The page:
Post World War Two Europe makes for a fascinating study. At school and university my history and economic history courses delved deep into the political, economic, and social impact of the divisions between the communist bloc and the democratic west during the Cold War period. However, what my studies never really touched on, was sport. So, when the ‘Race Against The Stasi’ was published I was sure it would be a compelling read.
The historical account follows the life of Dieter Wiedemann—a cycling hero from the GDR (East Germany). Dieter’s biography: composed of quotes, news extracts, and letters from his life, is a captivating account. It is story of ambition, success, challenge, and love.
The narrative begins with Dieter competing for the GDR in amateur events such as the iconic Peace Race and tours of the communist bloc countries. However, after realising the true extent of political influence on his life and sport, Dieter eventually makes the life-changing decision to defect from East Germany; it is a decision spurred both by his desire to fulfil his sporting ambitions, but also to enable him to be with his life-long love, Sylvia.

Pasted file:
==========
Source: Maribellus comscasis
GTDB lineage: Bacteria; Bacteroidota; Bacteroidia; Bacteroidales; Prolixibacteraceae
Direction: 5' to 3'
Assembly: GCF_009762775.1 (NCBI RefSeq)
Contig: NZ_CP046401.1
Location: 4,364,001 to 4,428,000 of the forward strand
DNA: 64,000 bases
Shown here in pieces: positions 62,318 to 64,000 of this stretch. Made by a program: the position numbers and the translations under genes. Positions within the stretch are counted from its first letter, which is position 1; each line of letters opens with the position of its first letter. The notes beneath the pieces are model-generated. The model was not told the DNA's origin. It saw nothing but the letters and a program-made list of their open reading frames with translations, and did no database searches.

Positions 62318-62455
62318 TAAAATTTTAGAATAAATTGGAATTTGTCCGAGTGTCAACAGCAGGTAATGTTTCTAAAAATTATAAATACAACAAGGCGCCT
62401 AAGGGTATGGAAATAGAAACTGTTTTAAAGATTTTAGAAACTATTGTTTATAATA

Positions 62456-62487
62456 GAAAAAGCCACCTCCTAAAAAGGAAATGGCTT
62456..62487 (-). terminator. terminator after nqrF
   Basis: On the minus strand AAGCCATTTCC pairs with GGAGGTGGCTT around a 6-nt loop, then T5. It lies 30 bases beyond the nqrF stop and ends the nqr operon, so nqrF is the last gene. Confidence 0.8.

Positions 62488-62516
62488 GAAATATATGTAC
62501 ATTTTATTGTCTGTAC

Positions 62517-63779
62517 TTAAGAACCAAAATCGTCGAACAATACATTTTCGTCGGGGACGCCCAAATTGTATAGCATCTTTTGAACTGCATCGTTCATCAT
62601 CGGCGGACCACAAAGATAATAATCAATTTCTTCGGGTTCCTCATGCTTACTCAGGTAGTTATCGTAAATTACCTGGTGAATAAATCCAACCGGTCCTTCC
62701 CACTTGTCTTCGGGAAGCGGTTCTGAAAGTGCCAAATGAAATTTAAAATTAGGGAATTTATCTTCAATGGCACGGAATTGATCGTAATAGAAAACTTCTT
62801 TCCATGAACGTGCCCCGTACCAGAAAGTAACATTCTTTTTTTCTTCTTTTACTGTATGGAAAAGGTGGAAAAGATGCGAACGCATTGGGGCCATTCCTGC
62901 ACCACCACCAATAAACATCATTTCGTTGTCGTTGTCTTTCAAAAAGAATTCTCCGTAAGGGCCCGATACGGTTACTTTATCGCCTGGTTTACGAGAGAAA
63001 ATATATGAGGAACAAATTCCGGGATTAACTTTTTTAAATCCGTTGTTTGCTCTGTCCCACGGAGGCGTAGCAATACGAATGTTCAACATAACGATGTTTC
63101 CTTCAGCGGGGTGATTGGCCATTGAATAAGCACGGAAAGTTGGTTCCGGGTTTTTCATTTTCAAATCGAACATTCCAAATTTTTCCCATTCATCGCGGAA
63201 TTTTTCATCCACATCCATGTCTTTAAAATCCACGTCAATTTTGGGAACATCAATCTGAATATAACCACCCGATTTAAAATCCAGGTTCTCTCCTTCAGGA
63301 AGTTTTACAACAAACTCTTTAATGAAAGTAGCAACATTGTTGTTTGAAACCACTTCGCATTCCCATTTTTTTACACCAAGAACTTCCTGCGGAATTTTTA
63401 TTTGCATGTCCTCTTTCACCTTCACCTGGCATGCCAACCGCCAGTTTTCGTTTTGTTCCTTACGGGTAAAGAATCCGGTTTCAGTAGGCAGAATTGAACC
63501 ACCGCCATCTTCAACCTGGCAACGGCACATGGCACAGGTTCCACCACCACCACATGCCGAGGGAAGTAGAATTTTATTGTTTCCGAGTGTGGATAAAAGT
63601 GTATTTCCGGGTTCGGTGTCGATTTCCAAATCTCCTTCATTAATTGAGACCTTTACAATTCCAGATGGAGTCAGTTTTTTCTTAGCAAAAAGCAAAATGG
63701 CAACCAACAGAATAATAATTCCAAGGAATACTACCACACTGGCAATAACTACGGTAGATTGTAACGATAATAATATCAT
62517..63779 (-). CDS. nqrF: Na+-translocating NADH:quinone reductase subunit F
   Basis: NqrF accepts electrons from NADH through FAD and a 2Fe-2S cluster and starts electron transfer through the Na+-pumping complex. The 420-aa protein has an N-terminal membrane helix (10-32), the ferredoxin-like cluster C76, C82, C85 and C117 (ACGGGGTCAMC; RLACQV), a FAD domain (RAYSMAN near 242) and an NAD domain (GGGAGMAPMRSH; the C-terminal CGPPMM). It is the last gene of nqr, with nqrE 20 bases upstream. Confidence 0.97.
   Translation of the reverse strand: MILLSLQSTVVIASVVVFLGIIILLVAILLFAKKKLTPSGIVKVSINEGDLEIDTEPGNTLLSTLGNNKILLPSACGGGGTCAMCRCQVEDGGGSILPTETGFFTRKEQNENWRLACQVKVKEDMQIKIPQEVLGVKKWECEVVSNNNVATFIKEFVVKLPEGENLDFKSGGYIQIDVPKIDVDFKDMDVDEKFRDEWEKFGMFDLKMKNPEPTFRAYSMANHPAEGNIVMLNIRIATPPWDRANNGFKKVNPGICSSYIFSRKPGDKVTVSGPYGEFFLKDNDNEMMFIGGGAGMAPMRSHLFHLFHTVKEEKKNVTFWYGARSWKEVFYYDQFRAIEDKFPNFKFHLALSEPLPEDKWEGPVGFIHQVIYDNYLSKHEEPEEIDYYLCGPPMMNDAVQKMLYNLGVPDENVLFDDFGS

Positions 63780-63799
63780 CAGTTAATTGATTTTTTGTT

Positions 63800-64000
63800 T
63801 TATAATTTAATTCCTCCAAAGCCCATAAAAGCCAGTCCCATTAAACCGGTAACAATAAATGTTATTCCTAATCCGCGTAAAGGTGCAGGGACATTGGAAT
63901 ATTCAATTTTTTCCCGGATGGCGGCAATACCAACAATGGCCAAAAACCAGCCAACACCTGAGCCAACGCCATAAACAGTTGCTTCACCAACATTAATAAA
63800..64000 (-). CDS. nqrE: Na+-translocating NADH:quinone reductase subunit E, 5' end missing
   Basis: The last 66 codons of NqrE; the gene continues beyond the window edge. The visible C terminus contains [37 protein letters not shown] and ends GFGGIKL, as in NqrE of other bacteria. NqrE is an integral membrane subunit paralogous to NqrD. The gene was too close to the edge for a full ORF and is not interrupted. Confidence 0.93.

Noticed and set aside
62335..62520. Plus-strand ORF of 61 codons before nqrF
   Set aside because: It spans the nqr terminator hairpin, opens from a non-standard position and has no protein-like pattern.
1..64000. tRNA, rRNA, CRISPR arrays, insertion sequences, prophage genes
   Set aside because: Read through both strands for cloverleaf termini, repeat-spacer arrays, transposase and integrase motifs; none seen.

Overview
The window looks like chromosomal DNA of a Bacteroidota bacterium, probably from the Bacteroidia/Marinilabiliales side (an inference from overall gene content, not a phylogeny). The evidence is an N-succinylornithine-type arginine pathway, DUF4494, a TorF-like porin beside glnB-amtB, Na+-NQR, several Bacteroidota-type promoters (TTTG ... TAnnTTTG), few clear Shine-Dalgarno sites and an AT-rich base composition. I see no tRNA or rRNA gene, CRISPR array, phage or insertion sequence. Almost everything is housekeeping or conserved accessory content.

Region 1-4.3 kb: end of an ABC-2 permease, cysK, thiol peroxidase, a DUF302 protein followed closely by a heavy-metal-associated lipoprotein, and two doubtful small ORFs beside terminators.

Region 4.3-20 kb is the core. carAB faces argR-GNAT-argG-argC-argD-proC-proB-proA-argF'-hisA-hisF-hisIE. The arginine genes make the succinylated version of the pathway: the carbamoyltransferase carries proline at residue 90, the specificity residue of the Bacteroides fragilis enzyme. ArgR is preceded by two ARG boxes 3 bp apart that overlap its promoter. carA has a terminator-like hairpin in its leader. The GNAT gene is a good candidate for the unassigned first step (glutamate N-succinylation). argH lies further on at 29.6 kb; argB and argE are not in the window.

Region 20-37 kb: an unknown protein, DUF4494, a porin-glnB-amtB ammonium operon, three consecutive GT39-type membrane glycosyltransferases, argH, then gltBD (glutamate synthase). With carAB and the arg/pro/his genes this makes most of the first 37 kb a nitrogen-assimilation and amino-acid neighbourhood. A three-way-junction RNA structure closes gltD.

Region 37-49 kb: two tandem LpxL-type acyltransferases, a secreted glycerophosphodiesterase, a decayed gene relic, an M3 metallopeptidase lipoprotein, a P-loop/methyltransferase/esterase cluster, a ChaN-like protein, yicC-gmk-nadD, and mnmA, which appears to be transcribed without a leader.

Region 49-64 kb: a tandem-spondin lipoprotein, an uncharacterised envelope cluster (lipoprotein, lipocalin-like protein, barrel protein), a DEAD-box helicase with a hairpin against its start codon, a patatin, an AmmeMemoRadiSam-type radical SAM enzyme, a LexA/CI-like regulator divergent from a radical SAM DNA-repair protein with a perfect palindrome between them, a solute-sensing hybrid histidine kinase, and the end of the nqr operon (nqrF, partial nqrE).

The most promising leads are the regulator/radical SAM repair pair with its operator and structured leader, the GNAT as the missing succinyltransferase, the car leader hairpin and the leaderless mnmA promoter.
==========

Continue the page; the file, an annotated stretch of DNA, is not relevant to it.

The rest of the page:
It is a compelling account from a political, personal, and sporting perspective. The first-hand interviews with Dieter, Sylvia, and other significant figures are punctuated with newspaper extracts and Stasi evidence files. The profiles and first-hand accounts combine to give an in-depth and captivating storyline.
For a budding political historian, this book supplies a great insight into the extent of communism’s hold on GDR residents’ lives during the Cold War. For a cycling enthusiast, it supplies an interesting ‘alternative’ cycling history; profiling the lesser known races that ran in-parallel to the headline western events like the Tour de France. For anyone simply looking for a good read… this is worth picking up.
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